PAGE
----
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IT Demand Management: Market Leaders use Itdm to Create Efficient and Effective Business Processes

  • ID: 39628
  • Report
  • January 2003
  • InterUnity Group
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IT Demand Management (Itdm) is a critical success factor employed by Market Leaders.

Actual benefits Market Leaders have achieved through Itdm include:

- Doubling discretionary IT spend with no increase in current expenses
- Increasing effectiveness of technology ROI by 25-50%
- More transparent, accurate and actionable understanding of costs and drivers
- While most companies focus on internal efficiency, Market Leaders use Itdm to focus on business effectiveness.

IT Demand Management (Itdm) is a critical success factor in building efficient and effective organizations. Research by InterUnity Group on the relationship between IT investment and corporate financial performance indicates that Market Leaders have established successful Demand Management programs. These programs are utilized to interact with internal customers (employees and business units) and external customers. In addition to providing a focus for re-evaluating current IT projects, Itdm becomes the key foundational element for all strategic IT enabled initiatives.

The benefits of IT Demand Management result from:

- IT flexibility in response to dynamic business changes, including variable cost emphasis
- Structured approach to evaluating the strategic, and financial, impact to the company when presented with these changes
- Methodology and tools to help capture, document and manage the impact, decisions and results associated with these changes
- A constantly evolving company specific knowledge-base to evaluate proposed initiatives.

Market Leaders approach IT Decisions in a top down manner. In today's economy, portfolio management has been primarily viewed from a bottom-up perspective, focused on IT resource management. Existing IT projects are evaluated in terms of risk/reward to the firm those deemed still viable are captured in the portfolio management system. In this role, portfolio management initially becomes a tool to prioritize, allocate resources and track resource time by project. Monitoring project progress is simplified, from both a duration and cost perspective.

From a financial impact perspective, the "Bottom Up" approach can provide a $1B (revenue) company annual cost savings of $5-$10M, assuming 10% IT spend-to-revenue and a 5-10% annual cost savings target. In light of the current IT spend conservatism, one factor sharpening this cost reduction focus is the fact that most vendors are promoting this aspect of their portfolio management systems.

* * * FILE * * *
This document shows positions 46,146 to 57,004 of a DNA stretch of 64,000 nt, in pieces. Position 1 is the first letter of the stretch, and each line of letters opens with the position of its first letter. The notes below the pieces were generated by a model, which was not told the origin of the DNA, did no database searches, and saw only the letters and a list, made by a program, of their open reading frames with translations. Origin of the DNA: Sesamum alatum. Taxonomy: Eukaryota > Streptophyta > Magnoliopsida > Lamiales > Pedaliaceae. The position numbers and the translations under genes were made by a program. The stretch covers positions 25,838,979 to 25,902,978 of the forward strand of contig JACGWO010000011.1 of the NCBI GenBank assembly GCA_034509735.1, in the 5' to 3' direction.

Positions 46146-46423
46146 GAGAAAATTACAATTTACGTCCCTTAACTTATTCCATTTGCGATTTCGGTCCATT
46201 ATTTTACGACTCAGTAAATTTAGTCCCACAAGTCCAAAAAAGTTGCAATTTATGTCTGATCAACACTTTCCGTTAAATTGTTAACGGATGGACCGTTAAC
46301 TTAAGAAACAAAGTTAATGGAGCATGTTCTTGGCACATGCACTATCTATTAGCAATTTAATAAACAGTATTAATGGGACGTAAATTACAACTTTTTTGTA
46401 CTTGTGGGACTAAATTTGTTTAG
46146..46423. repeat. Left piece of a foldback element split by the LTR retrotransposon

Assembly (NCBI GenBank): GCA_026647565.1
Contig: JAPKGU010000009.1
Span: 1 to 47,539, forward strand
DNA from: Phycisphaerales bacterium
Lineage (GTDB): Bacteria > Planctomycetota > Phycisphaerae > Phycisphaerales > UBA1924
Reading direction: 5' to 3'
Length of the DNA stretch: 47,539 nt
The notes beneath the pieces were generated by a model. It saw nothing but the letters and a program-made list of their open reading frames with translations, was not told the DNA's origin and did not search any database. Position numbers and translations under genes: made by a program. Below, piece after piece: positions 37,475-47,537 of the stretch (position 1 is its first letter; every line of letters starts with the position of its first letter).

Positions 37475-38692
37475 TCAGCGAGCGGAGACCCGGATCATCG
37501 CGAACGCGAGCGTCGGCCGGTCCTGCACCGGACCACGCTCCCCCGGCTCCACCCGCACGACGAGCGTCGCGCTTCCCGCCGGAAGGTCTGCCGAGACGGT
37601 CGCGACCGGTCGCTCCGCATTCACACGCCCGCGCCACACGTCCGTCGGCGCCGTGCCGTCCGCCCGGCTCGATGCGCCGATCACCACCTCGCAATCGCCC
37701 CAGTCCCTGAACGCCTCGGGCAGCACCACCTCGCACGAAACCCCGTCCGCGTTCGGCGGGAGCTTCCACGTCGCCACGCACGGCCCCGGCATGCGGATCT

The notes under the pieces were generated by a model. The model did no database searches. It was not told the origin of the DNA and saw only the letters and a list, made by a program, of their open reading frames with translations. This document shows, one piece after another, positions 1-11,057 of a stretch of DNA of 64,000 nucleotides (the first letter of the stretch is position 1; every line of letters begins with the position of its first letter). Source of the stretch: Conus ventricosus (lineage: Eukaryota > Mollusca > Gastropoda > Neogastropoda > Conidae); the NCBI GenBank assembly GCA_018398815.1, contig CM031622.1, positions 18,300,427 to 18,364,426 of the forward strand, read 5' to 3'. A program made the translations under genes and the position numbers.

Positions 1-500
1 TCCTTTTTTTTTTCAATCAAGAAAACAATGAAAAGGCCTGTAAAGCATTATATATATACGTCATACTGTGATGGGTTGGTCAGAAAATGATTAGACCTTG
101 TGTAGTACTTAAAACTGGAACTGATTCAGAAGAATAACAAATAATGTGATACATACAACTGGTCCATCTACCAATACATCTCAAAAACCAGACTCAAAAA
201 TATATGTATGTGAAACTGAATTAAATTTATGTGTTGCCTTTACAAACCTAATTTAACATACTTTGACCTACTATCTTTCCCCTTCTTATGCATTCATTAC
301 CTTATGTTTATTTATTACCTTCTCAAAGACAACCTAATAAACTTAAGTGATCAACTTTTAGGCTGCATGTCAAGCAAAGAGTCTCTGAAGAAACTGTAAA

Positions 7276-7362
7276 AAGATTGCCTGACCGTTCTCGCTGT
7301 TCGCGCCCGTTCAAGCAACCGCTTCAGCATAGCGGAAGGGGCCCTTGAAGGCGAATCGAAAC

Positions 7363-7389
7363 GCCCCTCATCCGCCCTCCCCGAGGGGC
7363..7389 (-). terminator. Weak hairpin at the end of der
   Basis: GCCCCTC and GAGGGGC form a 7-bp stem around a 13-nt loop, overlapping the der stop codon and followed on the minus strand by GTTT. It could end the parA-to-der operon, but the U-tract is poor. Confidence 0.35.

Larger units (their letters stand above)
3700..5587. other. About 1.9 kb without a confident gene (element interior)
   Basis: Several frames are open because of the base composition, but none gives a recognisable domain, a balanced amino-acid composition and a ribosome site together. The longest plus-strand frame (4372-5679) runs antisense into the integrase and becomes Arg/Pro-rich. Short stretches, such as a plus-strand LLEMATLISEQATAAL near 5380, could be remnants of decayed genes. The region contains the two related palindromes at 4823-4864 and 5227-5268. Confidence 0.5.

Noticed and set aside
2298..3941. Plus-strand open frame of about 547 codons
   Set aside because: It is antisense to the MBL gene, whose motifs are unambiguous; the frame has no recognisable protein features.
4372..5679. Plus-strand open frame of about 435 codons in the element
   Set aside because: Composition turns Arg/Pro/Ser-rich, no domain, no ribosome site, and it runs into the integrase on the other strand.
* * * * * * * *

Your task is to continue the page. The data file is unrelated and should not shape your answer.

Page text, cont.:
While the "Bottom Up" approach can play a role in IT demand management, this approach is limited to the prioritization of existing initiatives. When incorporating a "Top Down" perspective to portfolio management, the movement towards shared responsibility for IT demand management becomes apparent.

At both enterprise and business unit levels, the need for strategic alignment becomes a prerequisite to successfully implementing IT demand management. An agreed upon governance structure can help ensure a balanced portfolio, ultimately leading to the optimal mix of customer satisfaction and realizable benefits. These benefits can include reduced risk, at the same time providing an opportunity to increase discretionary IT spending through transparency and an actionable understanding of costs and drivers. An overall improvement in business performance, directly correlated to IT investments, can therefore be enabled.

From a purely financial perspective, applying the same rationale as the earlier "Bottom Up" example to a "Top Down" perspective yields similar, immediate, returns of $2.5M - $15M (assuming gross revenues ultimately yield 5-15% in net profits. Returns are therefore similarly impressive for the "Top Down" perspective, even before taking into account the full potential of the higher reward/higher risk opportunities now available to the company.

Understanding the possible benefits from the higher reward/higher risk opportunities made available by a "Top Down" perspective can be seen in corporate examples such as:

Deutsche Bank - Dramatically reduced M&A costs resulting in increased business agility and competitiveness. Additional acquisitions, which are beneficial to earnings and growth in the short term, can now be pursued.

Horizon Blue Cross Blue Shield of New Jersey - Improved level of Hipaa compliance, at a lower cost. Horizon was able to shift Hipaa compliance from strictly a cost effort to one that can gain them additional profits through enhanced internal business efficiencies.

CNA - Moved IT spend (effort) from 62% maintenance, 38% new projects to 63% new projects in one year. This resulted in additional $200M investment in initiatives.

The above examples demonstrate how business benefit results from a "Top-Down" IT Demand Management approach versus a"Bottom-Up" cost reduction methodology. The overall benefit is that Itdm, can make a business difference that is greater than one achieved via a focus on pure cost reduction.
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